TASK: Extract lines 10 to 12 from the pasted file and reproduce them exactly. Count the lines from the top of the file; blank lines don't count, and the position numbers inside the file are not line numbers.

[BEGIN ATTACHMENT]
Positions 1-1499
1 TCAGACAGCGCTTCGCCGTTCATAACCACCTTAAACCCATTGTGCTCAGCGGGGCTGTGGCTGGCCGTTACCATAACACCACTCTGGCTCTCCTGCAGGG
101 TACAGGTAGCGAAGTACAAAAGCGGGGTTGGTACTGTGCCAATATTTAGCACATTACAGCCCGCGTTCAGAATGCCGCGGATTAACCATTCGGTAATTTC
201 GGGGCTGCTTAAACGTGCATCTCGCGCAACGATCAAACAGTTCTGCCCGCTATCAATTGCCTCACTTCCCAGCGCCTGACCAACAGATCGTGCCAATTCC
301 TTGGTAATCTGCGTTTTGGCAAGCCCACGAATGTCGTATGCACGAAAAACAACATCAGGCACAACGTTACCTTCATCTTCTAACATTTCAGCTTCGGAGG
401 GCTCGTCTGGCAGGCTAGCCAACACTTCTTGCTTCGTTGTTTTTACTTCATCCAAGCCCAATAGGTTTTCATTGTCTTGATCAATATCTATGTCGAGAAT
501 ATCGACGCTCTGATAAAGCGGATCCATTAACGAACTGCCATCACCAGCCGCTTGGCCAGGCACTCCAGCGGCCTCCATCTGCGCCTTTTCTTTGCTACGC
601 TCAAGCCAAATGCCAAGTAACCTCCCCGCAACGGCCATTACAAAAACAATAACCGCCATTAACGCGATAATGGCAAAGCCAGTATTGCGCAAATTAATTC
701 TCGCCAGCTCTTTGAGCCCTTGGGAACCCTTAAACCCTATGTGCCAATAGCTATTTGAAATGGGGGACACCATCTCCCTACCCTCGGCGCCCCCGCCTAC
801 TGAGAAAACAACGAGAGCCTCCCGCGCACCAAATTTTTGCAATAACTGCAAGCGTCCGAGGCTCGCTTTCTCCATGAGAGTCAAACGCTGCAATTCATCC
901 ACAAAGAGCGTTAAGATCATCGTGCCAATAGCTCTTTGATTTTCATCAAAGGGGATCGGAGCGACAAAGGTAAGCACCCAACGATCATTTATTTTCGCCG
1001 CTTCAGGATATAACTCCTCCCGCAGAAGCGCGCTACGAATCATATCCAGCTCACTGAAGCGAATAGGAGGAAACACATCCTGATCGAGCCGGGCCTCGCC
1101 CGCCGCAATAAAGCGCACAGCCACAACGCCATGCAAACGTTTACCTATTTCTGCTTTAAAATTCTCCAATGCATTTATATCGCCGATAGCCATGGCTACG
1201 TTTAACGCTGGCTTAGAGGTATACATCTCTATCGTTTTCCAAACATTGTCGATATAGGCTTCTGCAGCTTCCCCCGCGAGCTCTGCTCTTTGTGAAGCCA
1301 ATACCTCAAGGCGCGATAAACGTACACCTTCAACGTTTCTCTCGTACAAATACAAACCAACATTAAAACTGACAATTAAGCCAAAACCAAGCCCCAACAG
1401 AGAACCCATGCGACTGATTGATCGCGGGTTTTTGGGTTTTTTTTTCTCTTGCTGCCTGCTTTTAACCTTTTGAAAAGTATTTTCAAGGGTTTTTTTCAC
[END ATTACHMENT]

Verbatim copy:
801 TGAGAAAACAACGAGAGCCTCCCGCGCACCAAATTTTTGCAATAACTGCAAGCGTCCGAGGCTCGCTTTCTCCATGAGAGTCAAACGCTGCAATTCATCC
901 ACAAAGAGCGTTAAGATCATCGTGCCAATAGCTCTTTGATTTTCATCAAAGGGGATCGGAGCGACAAAGGTAAGCACCCAACGATCATTTATTTTCGCCG
1001 CTTCAGGATATAACTCCTCCCGCAGAAGCGCGCTACGAATCATATCCAGCTCACTGAAGCGAATAGGAGGAAACACATCCTGATCGAGCCGGGCCTCGCC